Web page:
Autologous stem cell transplantation (ASCT) is a standard of care for patients with chemosensitive, relapsed/refractory (R/R) classical Hodgkin lymphoma (cHL) and diffuse large B cell lymphoma (DLBCL). Whereas the clinical benefit of ASCT has traditionally been attributed solely to cytoreduction from intensive chemotherapy, ASCT has important immunogenic effects that may contribute to its antitumor efficacy and could provide a favorable immune environment for post-ASCT immune-based maintenance treatments. We previously reported clinical results of a phase II trial (ClinicalTrials.gov identifier NCT02362997) testing 8 doses of pembrolizumab maintenance therapy after ASCT for patients with R/R cHL or DLBCL. To clarify the impact of pembrolizumab on immune reconstitution, we compared the kinetics of peripheral blood immune cell recovery after ASCT for trial patients receiving pembrolizumab maintenance to those of a contemporaneous control cohort of similar patients undergoing ASCT without pembrolizumab maintenance. This study was conducted to characterize the impact of post-ASCT pembrolizumab maintenance therapy on immune reconstitution for patients with R/R DLBCL and cHL and to identify candidate biomarkers of efficacy and immune-related adverse events (irAEs). Peripheral blood (PB) mononuclear cell samples were prospectively collected at 1 to 18 months after ASCT and analyzed by flow cytometry using a panel of fluorophore-conjugated monoclonal antibodies to identify B cells, natural killer (NK) cells, and various dendritic cell (DC) and T cell subsets. A median of 5 (range, 1 to 8) post-ASCT PB samples were collected from 144 patients (59 in the pembrolizumab group and 85 in the control group). Clinical characteristics of the 2 cohorts were similar. Compared with cHL patients, DLBCL patients (all of whom received anti-CD20 monoclonal antibody therapy before ASCT) had delayed CD19+ cell reconstitution that persisted for at least 18 months after ASCT. No other differences in immune reconstitution based on lymphoma subtype were observed. Post-ASCT pembrolizumab maintenance therapy was associated with an elevation in circulating DCs (driven by higher levels of plasmacytoid and immature DCs) that persisted for the duration of pembrolizumab treatment, along with a significant reduction in PD-1+ T cells that persisted for 6 to 12 months after completion of pembrolizumab therapy. Despite the key role of T cells in mediating the effects of PD-1 blockade, pembrolizumab maintenance did not affect recovery of any T cell subsets. In an exploratory analysis, a higher baseline CD4+ terminal effector memory cell count (defined as CD3+CD4+CD45RA+CD62L-) was associated with inferior progression-free survival (PFS), but only among patients who received pembrolizumab maintenance (P = .003). As continuous variables, lower absolute levels of NK cells (P = .009), PD-1+ CD4+ T cells (P = .005), and PD-1+ CD8+ T cells (P = .005) before pembrolizumab initiation were each associated with a higher risk of grade 2+ irAEs. Our findings indicate that post-ACST pembrolizumab maintenance therapy is associated with a persistent elevation of circulating DCs, but its impact on the reconstitution of other immune cells in peripheral blood appears limited. Our study suggests that early features of post-ASCT immune reconstitution could be associated with PFS and the risk of irAE and warrant additional investigation. © 2021 American Society for Transplantation and Cellular Therapy. Published by Elsevier Inc.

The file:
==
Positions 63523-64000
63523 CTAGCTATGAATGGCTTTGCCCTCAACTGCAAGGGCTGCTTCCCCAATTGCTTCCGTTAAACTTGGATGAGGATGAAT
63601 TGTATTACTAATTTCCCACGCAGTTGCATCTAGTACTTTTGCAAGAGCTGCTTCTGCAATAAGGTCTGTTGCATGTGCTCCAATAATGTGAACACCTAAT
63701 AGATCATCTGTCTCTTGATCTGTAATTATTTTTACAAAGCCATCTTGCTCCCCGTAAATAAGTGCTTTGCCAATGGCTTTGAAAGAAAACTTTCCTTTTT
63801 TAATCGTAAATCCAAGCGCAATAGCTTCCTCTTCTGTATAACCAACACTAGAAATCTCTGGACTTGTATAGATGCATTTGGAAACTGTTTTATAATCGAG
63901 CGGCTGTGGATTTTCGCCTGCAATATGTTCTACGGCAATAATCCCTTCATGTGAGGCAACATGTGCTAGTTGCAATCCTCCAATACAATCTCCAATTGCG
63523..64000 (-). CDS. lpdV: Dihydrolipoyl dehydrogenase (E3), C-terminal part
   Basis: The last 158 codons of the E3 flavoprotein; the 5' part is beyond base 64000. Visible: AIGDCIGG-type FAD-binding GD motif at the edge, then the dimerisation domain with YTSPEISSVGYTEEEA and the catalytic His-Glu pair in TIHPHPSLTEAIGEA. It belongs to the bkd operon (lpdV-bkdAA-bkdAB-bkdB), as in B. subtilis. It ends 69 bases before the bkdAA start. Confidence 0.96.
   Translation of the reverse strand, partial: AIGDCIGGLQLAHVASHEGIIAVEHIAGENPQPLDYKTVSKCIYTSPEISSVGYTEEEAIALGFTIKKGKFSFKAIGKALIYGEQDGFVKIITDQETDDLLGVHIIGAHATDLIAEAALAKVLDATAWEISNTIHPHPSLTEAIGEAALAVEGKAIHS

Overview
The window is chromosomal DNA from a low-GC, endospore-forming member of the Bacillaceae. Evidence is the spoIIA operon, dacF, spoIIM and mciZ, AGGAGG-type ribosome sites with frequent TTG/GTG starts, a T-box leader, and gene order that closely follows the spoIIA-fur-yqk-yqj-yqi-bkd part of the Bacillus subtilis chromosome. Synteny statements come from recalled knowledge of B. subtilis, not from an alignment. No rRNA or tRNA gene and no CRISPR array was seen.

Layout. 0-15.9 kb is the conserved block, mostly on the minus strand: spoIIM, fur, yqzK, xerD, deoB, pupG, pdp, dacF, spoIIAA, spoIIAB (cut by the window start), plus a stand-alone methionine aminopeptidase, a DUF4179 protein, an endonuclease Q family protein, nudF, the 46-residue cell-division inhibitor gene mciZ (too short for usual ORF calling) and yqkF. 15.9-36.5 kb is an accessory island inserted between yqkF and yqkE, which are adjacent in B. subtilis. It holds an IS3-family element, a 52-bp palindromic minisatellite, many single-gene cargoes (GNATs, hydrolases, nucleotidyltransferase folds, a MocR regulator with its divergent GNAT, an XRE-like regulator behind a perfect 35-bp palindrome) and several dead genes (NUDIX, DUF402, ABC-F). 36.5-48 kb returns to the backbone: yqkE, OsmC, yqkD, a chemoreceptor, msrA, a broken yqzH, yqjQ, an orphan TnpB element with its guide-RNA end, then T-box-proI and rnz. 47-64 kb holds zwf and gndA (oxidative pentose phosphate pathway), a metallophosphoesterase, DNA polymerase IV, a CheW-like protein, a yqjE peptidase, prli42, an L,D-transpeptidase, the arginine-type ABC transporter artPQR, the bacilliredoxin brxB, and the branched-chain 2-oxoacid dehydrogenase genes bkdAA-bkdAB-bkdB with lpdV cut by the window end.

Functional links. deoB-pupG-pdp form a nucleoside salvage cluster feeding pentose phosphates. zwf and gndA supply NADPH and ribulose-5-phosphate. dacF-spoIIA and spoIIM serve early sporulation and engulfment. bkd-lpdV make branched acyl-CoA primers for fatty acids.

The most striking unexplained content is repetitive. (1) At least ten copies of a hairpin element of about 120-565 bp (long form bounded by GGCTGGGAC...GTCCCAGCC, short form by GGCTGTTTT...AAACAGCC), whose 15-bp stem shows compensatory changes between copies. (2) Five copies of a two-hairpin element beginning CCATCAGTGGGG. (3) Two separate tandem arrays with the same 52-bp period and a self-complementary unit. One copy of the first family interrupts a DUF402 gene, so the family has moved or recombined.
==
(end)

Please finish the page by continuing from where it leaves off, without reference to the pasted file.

Keywords: Autologous stem cell transplantation; Diffuse large B cell lymphoma; Hodgkin lymphoma; Immune reconstitution; PD-1; Pembrolizumab.
Copyright © 2021 The American Society for Transplantation and Cellular Therapy. Published by Elsevier Inc. All rights reserved.